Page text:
by Monica Ricci | Featured Contributor
In addition to my full time productivity and speaking business I, along with my husband and another friend, produce a fun video wine review and education blog. Each summer I spend a month in northern California researching small production wineries, meeting with winemakers, shooting video and yes, tasting wines to determine which ones we’d like to review in the coming year.
A few weeks ago I came back to Atlanta from my annual California jaunt and I realized our house needs attention. Suddenly the upstairs bookcase was overflowing, the laundry room was a little cluttered, and the garage looked dangerously close to messy. It would be easy to blame this new clutter on my sweet husband. After all, a month as a bachelor is bound to take a toll on a married man’s home.
But it wasn’t his fault. The truth is my house looked about the same as it did when I left; the only difference was how I saw it. My eyeballs, having been on the west coast for several weeks, suddenly saw all the little pockets of clutter that I had stopped noticing before I left. Hmmm is that even possible?
Our brains have a mechanism called the Reticular Activating System, which takes note of anything new in our environment to determine whether it’s a danger. After the brain has determined the change or new thing isn’t dangerous, we magically stop noticing it. It actually fades into the landscape of our vision because our brain has decided it’s no longer worth noticing.
A-ha! That explains why all the little piles of clutter in your house suddenly become visible a week before you host a big holiday dinner! Your awareness shifts and you see your home the same way your guests will. (Thank goodness!)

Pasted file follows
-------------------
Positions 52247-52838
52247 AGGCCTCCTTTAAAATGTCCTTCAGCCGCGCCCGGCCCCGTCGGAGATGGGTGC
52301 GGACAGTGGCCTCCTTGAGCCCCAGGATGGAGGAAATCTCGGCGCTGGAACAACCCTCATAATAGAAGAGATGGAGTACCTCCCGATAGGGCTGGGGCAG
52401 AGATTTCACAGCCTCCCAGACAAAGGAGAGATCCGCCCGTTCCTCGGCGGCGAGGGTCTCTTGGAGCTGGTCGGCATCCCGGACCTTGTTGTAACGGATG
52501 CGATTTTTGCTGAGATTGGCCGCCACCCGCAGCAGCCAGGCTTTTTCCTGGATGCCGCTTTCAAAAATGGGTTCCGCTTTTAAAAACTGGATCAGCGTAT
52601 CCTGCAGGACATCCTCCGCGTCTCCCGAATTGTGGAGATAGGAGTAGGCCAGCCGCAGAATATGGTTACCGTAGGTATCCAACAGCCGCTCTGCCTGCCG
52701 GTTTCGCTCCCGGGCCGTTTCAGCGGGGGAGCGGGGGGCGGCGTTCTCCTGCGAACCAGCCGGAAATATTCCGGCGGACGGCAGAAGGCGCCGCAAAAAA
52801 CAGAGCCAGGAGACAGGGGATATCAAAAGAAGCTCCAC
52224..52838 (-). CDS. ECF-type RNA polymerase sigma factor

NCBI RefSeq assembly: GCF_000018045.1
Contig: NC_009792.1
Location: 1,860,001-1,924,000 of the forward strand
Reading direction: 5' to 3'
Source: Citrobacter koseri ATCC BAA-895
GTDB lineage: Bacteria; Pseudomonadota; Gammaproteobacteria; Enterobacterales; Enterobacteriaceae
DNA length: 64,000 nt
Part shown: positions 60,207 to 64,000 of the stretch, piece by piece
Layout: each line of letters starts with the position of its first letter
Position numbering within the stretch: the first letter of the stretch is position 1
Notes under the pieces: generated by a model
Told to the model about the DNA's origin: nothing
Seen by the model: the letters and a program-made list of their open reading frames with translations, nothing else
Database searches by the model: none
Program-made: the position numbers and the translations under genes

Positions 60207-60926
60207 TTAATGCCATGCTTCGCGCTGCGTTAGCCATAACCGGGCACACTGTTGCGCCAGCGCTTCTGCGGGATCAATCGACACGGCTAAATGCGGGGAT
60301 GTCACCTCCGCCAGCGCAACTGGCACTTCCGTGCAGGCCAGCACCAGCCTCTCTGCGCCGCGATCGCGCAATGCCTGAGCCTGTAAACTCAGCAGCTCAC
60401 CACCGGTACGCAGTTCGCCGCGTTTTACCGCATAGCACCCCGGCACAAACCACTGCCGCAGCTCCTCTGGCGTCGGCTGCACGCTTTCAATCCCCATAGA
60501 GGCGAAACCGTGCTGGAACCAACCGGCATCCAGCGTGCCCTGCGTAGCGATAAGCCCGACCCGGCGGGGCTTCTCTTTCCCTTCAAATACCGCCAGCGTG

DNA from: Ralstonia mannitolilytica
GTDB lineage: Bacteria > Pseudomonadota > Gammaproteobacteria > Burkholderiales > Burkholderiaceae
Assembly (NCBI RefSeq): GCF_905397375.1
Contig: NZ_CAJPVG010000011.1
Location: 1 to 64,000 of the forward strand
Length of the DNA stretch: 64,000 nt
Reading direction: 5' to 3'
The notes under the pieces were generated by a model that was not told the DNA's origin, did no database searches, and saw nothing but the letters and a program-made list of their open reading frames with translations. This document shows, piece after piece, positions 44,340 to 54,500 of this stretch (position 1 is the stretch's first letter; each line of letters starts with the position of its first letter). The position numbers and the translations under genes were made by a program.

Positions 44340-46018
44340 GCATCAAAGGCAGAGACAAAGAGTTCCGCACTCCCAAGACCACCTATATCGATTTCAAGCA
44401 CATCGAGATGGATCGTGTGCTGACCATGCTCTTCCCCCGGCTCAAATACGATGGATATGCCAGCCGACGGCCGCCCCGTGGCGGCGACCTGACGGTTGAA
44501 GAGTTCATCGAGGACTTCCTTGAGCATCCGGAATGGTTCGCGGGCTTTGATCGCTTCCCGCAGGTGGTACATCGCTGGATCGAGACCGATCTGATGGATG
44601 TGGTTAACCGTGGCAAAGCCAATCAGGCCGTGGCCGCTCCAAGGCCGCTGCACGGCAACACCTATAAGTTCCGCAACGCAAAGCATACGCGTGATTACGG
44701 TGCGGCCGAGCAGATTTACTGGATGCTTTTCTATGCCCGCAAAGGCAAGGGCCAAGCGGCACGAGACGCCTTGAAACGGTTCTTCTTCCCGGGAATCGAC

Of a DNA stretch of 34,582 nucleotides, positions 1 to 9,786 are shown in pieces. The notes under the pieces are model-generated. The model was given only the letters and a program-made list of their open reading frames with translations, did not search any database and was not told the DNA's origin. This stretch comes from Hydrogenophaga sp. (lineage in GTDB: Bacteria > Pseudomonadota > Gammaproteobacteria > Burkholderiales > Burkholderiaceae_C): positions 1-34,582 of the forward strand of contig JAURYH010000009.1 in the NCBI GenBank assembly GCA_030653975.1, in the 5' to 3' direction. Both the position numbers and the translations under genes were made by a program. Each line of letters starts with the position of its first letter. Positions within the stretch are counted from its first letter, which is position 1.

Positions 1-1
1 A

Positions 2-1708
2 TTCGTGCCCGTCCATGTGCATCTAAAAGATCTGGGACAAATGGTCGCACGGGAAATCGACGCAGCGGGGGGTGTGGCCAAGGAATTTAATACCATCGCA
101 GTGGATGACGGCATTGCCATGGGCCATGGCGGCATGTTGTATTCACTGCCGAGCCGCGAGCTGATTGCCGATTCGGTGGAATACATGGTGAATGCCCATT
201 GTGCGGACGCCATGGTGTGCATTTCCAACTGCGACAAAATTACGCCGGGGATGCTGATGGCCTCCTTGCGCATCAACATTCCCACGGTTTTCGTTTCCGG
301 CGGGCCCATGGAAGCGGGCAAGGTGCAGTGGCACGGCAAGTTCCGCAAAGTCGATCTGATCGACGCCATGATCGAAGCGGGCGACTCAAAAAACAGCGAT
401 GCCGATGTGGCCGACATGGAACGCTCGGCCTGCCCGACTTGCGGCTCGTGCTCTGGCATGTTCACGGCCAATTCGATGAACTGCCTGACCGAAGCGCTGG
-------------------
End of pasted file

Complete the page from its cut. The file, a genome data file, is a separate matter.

So how do you heighten your awareness without leaving for a month or agreeing to host a big event?
Take a photo. I always have my organizing team take “before” photos of our clients’ spaces before they begin organizing. Flattening a space into two dimensions helps you see it differently.
Another way to reboot your awareness is to choose a small area of your home (or office) and count the things you see. Every single item. We tend to see groups of items as a single thing, and counting each item focuses your attention on the individual members of the group, rather than on the group as a whole.
My colleague Judith Kolberg, who specializes in working with chronically disorganized people, recommends a similar tactic. She asks her clients to look their space through a cardboard toilet paper tube. Interesting huh? Observing very small, isolated sections of your space shifts your perspective.
However you choose to do it, increasing your awareness of your home and office spaces is the first step to decluttering your space and making powerful, positive changes in your life.
Monica Ricci – Productivity Pro and Speaker – Atlanta GA
I believe life and business should be as enjoyable and meaningful as possible and since 1998 I’ve been helping people create simple, joyful, powerful lives! I do this through productivity training, speaking, writing, creating content for blogs, social media and print publications. I love showing people how to get the most out of life by making it simpler and more meaningful using the principles of organizing and productivity, coupled with self-mastery and a dash of technology!
I write my own blog and I create content for other companies’ blogs and Internet channels too. I’ve been fortunate to enjoy a great relationship with the media over the years. I hosted my own radio show, Organization Nation and you might catch me on re-runs of HGTV’s popular show, Mission: Organization, which was a lot of fun!
Teaching is one of my favorite things, so I offer results-oriented workshops that motivate participants to implement new strategies for effectiveness and productivity in life and work. As a keynote speaker, I share insights, perspectives and heartfelt stories that inspire audiences, challenging them to clarify their own priorities so they can live life in a way that makes a difference.
I speak at meetings, conferences, corporate events and I represent products on radio & television. My speaking and writing topics include time management, overcoming procrastination, organization, paper flow, life balance and productivity.